What advice would you give to Richard? What advice would you give to his lead mentor and co-mentor? Is it possible for the co-mentor and Richard to continue their relationship and still have Richard get promoted on time? It was suggested that the co-mentor continues to work with Richard, but takes his own name off Richard's papers. What are your comments on this solution? How do you define independence? Are the typical metrics of independence used in the promotion process good measures? Do you think the emphasis on independence in the promotion process is good or bad for an institution? Should the mentor's beliefs on this question influence actions with regard to Richard?
Assessing lack of success
Harriett has not kept up with the goals of her IDP over the last few years. She remains unpublished, without grants, and seems unhappy. Her mentoring team, including her career mentor in the department, is very pessimistic about her chance to advance. What would you do?
Short on funds—what could the lead mentor do?
Your mentee, Kim, has kept on task writing papers, small grants, and has submitted her career development award (CDA), but it won't likely be funded this cycle. The mentoring team is very enthusiastic about her career, work ethic, and accomplishments to date. She is coming up short on funds for the next 6-12 months. As her lead mentor, what do you recommend?
Short on funds—what could the co-mentor do?
Your mentee, Kim, has kept on task writing papers, small grants, and has submitted her career development award (CDA), but it won't likely be funded this cycle. The mentoring team is very enthusiastic about her career, work ethic, and accomplishments to date. You are her co-mentor and the lead mentor is wondering if you have any support for this stellar researcher.
Short on funds—career development award or independent funding?
Your mentee, Kim, has kept on task writing papers, small grants, and has submitted her Career Development Award (CDA) which was funded. Kim is finishing most of the training portion of the grant, working on the research plan, and she submitted an R01 that was not scored. She was 75 percent on the K-Award and her R01 was budgeted for her at 30 percent time. While awaiting the summary statement feedback from NIH reviewers, what should the lead mentor advise Kim to do? What discussion should the mentoring team and department chair have with Kim?
Salvage the relationship or not: problems between Principal Investigator and Co- Investigator
You are mentoring the PI or the co-investigator (co-I). You notice some problems between the PI and co-I in a community-based (T2 or T3) study. The co-I's role (15% effort) is to do 2 specific tasks. The project is on time except for those 2 tasks. So, the PI moved 1 of the 2 tasks to someone else and asked the co-I to concentrate on the 1 task. 2-3 months ago a staff person sent an annotated bibliography thoroughly reviewing materials as a way to expedite the process. The last group meeting ended with the co-I emotionally expressing that s/he doesn't want anyone else taking away the co-I's tasks. The PI noted that the co-I ignored instructions about communicating with clinic administrators and that clinic declined to participate in the study. What do you suggest to the PI? The co-I? The co-I's division chief? Is there some way to salvage this relationship without the PI removing the co-I from the study team?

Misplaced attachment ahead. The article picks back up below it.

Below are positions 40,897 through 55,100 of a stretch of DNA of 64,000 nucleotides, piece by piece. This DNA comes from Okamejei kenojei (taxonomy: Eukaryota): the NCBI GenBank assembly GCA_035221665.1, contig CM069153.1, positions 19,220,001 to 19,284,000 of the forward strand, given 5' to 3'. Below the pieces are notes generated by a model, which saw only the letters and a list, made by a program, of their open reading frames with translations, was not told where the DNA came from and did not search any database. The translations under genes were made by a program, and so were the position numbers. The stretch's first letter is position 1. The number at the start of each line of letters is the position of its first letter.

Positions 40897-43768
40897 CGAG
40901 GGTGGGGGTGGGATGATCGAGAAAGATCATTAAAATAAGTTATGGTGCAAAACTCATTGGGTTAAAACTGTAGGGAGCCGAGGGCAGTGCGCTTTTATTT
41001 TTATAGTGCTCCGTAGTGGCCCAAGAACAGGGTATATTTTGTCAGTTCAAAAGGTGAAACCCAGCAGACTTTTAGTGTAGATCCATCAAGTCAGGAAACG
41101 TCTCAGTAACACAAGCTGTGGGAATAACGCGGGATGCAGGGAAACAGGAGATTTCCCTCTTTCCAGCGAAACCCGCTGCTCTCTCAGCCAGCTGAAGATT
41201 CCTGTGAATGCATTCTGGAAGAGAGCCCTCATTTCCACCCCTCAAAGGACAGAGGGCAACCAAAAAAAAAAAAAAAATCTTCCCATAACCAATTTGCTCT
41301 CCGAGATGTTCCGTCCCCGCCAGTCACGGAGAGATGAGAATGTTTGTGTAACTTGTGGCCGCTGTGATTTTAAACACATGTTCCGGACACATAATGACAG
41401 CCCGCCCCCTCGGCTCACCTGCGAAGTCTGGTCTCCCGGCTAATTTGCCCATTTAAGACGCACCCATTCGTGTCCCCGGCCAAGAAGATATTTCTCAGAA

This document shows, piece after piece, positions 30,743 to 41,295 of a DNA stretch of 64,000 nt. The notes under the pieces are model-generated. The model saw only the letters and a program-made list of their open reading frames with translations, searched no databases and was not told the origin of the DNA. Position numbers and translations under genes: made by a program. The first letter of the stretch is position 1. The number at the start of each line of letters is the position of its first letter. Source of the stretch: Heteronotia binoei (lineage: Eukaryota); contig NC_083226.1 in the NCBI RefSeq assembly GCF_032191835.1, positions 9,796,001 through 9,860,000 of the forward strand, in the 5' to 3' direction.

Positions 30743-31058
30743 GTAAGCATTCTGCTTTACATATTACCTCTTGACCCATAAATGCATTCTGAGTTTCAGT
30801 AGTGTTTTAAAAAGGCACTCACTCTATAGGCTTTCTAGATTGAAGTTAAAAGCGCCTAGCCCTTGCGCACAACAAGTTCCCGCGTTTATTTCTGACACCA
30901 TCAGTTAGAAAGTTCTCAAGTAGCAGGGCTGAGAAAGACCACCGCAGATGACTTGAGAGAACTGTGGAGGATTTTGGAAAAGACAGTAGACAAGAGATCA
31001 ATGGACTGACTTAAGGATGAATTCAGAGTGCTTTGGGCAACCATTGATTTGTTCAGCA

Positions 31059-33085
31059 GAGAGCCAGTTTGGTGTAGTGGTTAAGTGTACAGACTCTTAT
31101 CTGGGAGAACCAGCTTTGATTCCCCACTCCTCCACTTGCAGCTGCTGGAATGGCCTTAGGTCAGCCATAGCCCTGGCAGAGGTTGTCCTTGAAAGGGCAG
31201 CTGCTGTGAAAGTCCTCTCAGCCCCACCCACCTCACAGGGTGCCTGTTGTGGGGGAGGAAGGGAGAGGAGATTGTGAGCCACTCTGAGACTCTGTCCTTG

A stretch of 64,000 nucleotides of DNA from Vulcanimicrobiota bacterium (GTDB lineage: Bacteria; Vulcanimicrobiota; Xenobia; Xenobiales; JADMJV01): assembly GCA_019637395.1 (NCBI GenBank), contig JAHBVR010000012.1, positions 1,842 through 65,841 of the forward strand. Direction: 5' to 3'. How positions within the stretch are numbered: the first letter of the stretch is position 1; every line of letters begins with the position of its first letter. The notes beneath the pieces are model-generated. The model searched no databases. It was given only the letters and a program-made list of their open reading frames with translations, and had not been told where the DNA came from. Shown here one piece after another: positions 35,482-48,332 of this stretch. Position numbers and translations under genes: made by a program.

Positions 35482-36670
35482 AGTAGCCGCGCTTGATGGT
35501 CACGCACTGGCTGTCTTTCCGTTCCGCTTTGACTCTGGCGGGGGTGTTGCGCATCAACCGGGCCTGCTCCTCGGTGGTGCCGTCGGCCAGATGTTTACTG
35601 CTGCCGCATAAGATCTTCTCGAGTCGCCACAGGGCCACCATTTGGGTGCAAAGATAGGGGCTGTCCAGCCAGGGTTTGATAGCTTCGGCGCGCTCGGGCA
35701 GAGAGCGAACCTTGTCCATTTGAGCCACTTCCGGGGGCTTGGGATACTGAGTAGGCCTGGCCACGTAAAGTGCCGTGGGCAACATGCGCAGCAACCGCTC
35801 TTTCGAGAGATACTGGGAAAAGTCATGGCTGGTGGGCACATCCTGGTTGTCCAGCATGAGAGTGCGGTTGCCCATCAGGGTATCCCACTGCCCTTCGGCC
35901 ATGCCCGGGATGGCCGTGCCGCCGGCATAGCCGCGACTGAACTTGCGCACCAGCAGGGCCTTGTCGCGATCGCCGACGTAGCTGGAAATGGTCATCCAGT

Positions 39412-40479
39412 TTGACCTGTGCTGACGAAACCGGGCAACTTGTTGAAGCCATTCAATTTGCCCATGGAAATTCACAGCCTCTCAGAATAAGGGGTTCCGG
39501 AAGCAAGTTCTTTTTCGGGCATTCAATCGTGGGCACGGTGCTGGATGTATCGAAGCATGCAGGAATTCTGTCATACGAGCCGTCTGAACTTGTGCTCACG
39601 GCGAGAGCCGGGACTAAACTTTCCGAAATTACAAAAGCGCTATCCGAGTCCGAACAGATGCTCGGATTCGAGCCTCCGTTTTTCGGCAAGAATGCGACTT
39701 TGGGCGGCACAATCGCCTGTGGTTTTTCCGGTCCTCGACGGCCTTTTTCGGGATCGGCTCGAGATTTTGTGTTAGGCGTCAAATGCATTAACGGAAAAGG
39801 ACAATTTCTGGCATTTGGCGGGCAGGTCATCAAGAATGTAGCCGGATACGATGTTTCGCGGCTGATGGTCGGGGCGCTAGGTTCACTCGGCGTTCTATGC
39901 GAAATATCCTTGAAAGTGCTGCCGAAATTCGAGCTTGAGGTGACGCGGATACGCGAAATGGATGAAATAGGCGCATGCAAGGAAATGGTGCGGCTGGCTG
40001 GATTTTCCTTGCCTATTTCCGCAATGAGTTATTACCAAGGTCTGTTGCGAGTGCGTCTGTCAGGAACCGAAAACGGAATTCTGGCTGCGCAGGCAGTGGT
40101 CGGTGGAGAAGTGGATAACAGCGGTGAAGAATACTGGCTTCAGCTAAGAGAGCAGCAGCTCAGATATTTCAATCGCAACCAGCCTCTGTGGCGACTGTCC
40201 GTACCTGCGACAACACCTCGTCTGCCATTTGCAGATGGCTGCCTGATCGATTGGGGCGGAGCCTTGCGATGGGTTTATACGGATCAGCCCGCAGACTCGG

Is clinician-investigator the right path for your mentee?
Your research mentee, a clinical fellow, expresses the desire for a career path as a clinician-investigator, beginning with obtaining a K award. However, based on the mentee's productivity to date, you have doubts about the amount of time and effort that the mentee will be willing to devote to this goal. What are suggestions for handing the situation so that the mentee does not go too far down a path that is unsuitable, and how can alternative paths be presented in a positive and attractive light?
Developing thick skin (i.e. not letting the turkeys get you down)
Your new research mentee (a physician) has been very successful as an undergraduate, graduate student, and clinical fellow. They are now completing their first year of research fellowship and it has been a tough but productive adjustment. Yesterday, however, your mentee learned that an important grant submission they spent months developing and writing will not be funded. It was not even triaged! This disappointment is compounded by the recent rejection of a manuscript at a top tier journal necessitating revision and resubmission and acceptance at a less desirable journal.
Your mentee is clearly demoralized. They have never experienced rejection before academically. You have great faith in their abilities and know that this is the reality of academics—papers and grants will get rejected and successful academics must have resiliency and not take the criticisms personally. You call the mentee into your office to discuss these issues and hope to help them understand the realities of the new academic world they are entering.
What do you say?